I haven’t spoken to my mother in more than two years. I thought navigating Mother's Day would get easier, but as the holiday approaches on May 9, I can’t help but feel an overwhelming sense of grief. While others are happily celebrating with flowers, chocolate, and gushing greeting cards, I have to step away from my social media feeds in the name of self-care. It's the only way to avoid posts, pictures, and advertisements that perpetuate a harmful myth: that all mothers love, appreciate, respect, and adore their children, and that all children are duty bound to uphold this idea, no matter the circumstance and no matter their truth.
Mother-child relationships are far more diverse and complicated than the one-dimensional imagery we're bombarded with in the mainstream. The constant reminders of these picture-perfect maternal bonds can be brutal for those of us who haven’t had that experience. Similar arguments might be made around Father’s Day, but the discourse around Mother’s Day is uniquely overwhelming, as demonstrated by the country’s disproportionate spending on the holiday.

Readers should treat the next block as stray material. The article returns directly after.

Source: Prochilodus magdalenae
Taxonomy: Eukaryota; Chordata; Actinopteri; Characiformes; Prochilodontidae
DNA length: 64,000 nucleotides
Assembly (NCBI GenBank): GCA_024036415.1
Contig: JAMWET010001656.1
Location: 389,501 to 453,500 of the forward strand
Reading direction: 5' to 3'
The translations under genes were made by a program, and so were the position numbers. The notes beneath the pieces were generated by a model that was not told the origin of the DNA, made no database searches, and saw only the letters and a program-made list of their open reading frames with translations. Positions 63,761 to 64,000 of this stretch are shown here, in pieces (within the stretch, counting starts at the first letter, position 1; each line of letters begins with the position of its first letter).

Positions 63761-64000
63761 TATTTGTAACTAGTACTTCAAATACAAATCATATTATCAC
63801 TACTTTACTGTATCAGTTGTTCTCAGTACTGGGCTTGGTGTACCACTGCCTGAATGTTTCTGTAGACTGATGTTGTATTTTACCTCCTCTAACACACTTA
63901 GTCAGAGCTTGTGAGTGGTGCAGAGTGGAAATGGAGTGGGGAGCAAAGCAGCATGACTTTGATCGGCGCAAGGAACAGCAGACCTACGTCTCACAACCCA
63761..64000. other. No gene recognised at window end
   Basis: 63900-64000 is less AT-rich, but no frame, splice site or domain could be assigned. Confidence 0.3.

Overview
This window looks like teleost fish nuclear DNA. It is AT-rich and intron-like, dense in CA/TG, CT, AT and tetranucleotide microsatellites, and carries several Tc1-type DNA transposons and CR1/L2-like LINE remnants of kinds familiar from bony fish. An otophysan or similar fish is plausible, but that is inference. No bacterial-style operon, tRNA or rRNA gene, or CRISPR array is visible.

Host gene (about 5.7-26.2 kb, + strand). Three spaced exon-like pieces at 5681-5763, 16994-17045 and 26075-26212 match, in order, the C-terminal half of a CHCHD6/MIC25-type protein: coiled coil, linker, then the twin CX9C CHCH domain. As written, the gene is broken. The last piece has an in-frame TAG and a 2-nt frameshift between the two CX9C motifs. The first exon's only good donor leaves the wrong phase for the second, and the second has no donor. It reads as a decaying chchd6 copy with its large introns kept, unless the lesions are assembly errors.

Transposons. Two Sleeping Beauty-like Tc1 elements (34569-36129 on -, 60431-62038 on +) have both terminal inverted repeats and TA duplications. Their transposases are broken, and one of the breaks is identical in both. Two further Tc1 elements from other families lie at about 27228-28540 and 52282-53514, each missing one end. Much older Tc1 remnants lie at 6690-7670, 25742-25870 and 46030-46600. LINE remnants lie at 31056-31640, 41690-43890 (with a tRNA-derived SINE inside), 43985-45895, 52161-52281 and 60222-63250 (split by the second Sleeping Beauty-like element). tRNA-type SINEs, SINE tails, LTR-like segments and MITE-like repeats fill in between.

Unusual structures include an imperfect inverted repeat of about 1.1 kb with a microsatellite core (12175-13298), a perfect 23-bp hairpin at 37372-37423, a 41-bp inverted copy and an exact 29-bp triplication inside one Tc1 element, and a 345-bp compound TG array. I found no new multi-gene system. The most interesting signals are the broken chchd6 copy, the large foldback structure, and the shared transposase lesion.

My relationship with my mother—when we had one—fluctuated across a spectrum that ranged from somewhat stable and manageable to dysfunctional. In therapy, I learned that my struggles, frustrations, and occasional despair were intergenerational: I didn’t need to look any further than my family tree, where foreboding and loveless women—some of whom I’ve never met but heard stories about—raised their families with massive doses of unchecked anger, manipulation, and chronic estrangement. Toxicity and chaos had narrated my family's dynamics long before I was born, and emotional dysfunction was normalized and passed down like an heirloom. In this way, I’d been the unwitting recipient of an unfortunate inheritance.